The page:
Enter a Servant.


Serv. Where is my lady?

Here; what would my lord ?
Serv. Madam, there is alighted at your gate
A young Venetian, one that comes before
To signify the approaching of his lord ;
From whom he bringeth sensible regreets;
To wit, besides commends, and courteous breath,
Gifts of rich value. Yet I have not seen
So likely an ambassador of love;
A day in April never came so sweet,
To show how costly summer was at hand,
As this fore-spurrer comes before his lord.
Por. No more,

I pray thee. I am half afeard, Thou wilt say, anon, he is some kin to thee,

I The poet had forgotten that he who missed Portia was never to marry any other woman.

2 Wroath is used in some of the old writers for misfortune, and is often spelled like ruth.

3 Salutations.

Thou spend'st such high-day? wit in praising him.-
Come, come, Nerissa; for I long to see
Quick Cupid's post, that comes so mannerly.

Ner. Bassanio, lord love, if thy will it be! [Exeunt.


SCENE I. Venice. A Street.


Salan. Now, what news on the Rialto ?

Salar. Why, yet it lives there unchecked, that Antonio hath a ship of rich lading wrecked on the narrow seas; the Goodwins, I think they call the place; a very dangerous flat, and fatal, where the carcasses of many a tall ship lie buried, as they say, if my gossip report be an honest woman of her word.

Salan. I would she were as lying a gossip in that, as ever knapped” ginger, or made her neighbors believe she wept for the death of a third husband. But it is true, --without any slips of prolixity, or crossing the plain highway of talk, that the good Antonio, the honest Antonio,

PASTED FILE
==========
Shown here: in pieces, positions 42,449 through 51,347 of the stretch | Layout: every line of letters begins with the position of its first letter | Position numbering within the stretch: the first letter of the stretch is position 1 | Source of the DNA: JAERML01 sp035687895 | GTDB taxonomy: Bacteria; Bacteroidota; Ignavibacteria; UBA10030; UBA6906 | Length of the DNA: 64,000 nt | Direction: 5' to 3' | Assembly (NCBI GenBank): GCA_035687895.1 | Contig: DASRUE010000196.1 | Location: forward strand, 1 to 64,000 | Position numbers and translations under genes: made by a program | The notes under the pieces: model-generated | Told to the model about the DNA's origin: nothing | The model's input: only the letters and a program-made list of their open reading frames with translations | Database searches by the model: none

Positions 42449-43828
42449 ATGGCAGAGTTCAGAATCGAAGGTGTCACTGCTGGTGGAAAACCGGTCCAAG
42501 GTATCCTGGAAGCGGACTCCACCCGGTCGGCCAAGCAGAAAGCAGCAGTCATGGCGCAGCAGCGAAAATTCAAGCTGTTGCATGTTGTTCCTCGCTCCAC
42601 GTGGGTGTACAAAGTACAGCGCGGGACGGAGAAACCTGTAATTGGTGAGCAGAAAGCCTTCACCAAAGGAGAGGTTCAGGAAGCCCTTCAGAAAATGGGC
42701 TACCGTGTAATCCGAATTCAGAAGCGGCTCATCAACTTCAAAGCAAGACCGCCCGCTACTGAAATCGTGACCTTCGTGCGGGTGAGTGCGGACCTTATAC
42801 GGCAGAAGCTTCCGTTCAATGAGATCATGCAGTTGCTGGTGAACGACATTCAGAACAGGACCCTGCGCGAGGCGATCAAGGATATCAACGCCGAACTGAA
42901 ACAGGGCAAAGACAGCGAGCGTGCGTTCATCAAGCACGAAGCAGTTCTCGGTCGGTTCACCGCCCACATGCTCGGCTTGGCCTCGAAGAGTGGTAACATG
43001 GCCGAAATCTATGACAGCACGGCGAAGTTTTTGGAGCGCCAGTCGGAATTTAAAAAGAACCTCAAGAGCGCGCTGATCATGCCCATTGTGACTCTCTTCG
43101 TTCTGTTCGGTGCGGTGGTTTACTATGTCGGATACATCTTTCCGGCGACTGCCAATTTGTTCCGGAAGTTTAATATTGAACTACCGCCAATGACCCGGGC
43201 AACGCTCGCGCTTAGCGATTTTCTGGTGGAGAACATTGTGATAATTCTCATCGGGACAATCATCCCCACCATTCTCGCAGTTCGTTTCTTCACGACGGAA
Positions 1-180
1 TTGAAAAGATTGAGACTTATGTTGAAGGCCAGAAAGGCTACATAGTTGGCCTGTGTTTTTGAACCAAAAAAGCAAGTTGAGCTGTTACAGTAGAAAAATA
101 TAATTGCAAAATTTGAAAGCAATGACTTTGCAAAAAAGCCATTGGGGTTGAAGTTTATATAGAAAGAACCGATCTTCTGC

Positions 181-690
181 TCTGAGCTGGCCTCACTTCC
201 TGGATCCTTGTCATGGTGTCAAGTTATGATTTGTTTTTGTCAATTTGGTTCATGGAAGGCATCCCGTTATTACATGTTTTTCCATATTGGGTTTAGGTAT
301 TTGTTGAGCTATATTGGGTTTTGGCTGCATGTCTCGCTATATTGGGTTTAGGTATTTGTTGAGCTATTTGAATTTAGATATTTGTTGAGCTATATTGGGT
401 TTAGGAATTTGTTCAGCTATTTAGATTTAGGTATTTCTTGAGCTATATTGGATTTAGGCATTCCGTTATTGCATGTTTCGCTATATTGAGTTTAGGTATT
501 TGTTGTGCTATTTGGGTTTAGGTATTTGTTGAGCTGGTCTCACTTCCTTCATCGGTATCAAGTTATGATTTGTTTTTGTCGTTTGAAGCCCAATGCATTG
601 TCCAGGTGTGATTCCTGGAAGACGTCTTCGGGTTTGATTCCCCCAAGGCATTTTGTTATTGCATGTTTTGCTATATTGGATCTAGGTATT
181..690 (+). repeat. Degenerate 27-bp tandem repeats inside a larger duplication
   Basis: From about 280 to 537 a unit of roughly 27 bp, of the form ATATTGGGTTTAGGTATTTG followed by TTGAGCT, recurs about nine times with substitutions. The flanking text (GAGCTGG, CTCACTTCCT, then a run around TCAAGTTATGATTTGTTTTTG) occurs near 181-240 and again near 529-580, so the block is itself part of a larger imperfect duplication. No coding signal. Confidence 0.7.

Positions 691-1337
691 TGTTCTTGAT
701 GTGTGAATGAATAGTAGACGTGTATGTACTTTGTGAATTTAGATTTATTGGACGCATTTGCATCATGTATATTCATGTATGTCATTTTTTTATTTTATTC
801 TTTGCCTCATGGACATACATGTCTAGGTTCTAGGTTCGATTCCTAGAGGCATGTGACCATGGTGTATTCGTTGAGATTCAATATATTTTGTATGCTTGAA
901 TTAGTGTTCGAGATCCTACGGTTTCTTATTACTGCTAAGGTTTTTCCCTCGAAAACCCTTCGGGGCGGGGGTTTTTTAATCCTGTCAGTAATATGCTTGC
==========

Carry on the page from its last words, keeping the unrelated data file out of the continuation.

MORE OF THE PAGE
-0 that I had a title good enough to keep his name company, —

Salar. Come, the full stop.

Salan. Ha,—what say'st thou ?—Why the end is, he hath lost a ship.

Salar. I would it might prove the end of his losses !

Salan. Let me say amen betimes, lest the devil cross my prayer; for here he comes in the likeness of a Jew.

I So in the Merry Wives of Windsor :

He speaks holiday." ? To knap is to break short. The word occurs in the Common Prayer. "He knappeth the spear in sunder.


Enter SHYLOCK. How now, Shylock ? what news among the mer chants ?

Shy. You knew, none so well, none so well as you, of my daughter's flight.

Salar. That's certain ; I, for my part, knew the tailor that made the wings she flew withal.

Salan. And Shylock, for his own part, knew the bird was fledged ; and then it is the complexion of them all to leave the dam.

Shy. She is damned for it.
Salar. That's certain, if the devil may be her judge.
Shy. My own flesh and blood to rebel !
Salan. Out upon it, old carrion! rebels it at these
Shy. I say, my daughter is my flesh and blood.

Salar. There is more difference between thy flesh and hers, than between jet and ivory; more between your bloods, than there is between red wine and Rhenish.—But tell us, do you hear whether Antonio have had any loss at sea or no?

Shy. There I have another bad match. A bankrupt, a prodigal, who dare scarce show his head on the Rialto;—a beggar, that used to come so smug upon the mart!-Let him look to his bond: he was wont to call me usurer ;-let him look to his bond. He was wont to lend money for a Christian courtesy :-let him look to his bond.

Salar. Why, I am sure, if he forfeit, thou wilt not take his flesh; what's that good for ?

Shy. To bait fish withal; if it will feed nothing else, it will feed my revenge. He hath disgraced me, and hindered me of half a million ; laughed at my losses, mocked at my gains, scorned my nation, thwarted my bargains, cooled my friends, heated mine enemies; and what's his reason I am a Jew. Hath not a Jew eyes ? Hath not a Jew hands, organs, dimensions, senses, affections, passions? fed with the same food, hurt with the same weapons, subject to the same dis